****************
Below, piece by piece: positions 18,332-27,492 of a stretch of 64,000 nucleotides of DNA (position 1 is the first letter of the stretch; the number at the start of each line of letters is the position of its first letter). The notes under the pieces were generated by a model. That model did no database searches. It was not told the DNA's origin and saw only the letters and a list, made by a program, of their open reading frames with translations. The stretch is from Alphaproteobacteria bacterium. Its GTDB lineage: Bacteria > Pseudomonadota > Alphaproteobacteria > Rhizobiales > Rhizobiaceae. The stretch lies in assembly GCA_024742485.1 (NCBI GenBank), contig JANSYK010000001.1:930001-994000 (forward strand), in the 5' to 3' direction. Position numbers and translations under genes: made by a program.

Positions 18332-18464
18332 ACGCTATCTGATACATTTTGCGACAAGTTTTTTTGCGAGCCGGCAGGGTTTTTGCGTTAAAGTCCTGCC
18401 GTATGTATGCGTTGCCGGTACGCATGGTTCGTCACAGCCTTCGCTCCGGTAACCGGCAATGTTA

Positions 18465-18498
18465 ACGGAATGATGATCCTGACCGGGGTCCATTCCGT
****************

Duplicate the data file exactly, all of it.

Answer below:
Below, piece by piece: positions 18,332-27,492 of a stretch of 64,000 nucleotides of DNA (position 1 is the first letter of the stretch; the number at the start of each line of letters is the position of its first letter). The notes under the pieces were generated by a model. That model did no database searches. It was not told the DNA's origin and saw only the letters and a list, made by a program, of their open reading frames with translations. The stretch is from Alphaproteobacteria bacterium. Its GTDB lineage: Bacteria > Pseudomonadota > Alphaproteobacteria > Rhizobiales > Rhizobiaceae. The stretch lies in assembly GCA_024742485.1 (NCBI GenBank), contig JANSYK010000001.1:930001-994000 (forward strand), in the 5' to 3' direction. Position numbers and translations under genes: made by a program.

Positions 18332-18464
18332 ACGCTATCTGATACATTTTGCGACAAGTTTTTTTGCGAGCCGGCAGGGTTTTTGCGTTAAAGTCCTGCC
18401 GTATGTATGCGTTGCCGGTACGCATGGTTCGTCACAGCCTTCGCTCCGGTAACCGGCAATGTTA

Positions 18465-18498
18465 ACGGAATGATGATCCTGACCGGGGTCCATTCCGT